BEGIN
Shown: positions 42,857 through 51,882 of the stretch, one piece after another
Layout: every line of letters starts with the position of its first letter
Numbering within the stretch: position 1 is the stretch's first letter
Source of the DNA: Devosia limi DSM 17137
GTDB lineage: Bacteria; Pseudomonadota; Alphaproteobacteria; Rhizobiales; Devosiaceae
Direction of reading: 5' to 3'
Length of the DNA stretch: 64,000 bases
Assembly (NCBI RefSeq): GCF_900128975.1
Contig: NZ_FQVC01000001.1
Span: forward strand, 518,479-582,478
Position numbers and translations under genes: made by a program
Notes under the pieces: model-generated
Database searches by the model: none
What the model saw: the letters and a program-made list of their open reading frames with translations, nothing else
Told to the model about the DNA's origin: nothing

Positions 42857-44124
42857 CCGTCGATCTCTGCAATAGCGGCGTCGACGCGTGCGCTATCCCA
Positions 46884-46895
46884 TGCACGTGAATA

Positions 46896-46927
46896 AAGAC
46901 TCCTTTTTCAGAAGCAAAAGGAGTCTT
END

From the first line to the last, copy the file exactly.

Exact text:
Shown: positions 42,857 through 51,882 of the stretch, one piece after another
Layout: every line of letters starts with the position of its first letter
Numbering within the stretch: position 1 is the stretch's first letter
Source of the DNA: Devosia limi DSM 17137
GTDB lineage: Bacteria; Pseudomonadota; Alphaproteobacteria; Rhizobiales; Devosiaceae
Direction of reading: 5' to 3'
Length of the DNA stretch: 64,000 bases
Assembly (NCBI RefSeq): GCF_900128975.1
Contig: NZ_FQVC01000001.1
Span: forward strand, 518,479-582,478
Position numbers and translations under genes: made by a program
Notes under the pieces: model-generated
Database searches by the model: none
What the model saw: the letters and a program-made list of their open reading frames with translations, nothing else
Told to the model about the DNA's origin: nothing

Positions 42857-44124
42857 CCGTCGATCTCTGCAATAGCGGCGTCGACGCGTGCGCTATCCCA
Positions 46884-46895
46884 TGCACGTGAATA

Positions 46896-46927
46896 AAGAC
46901 TCCTTTTTCAGAAGCAAAAGGAGTCTT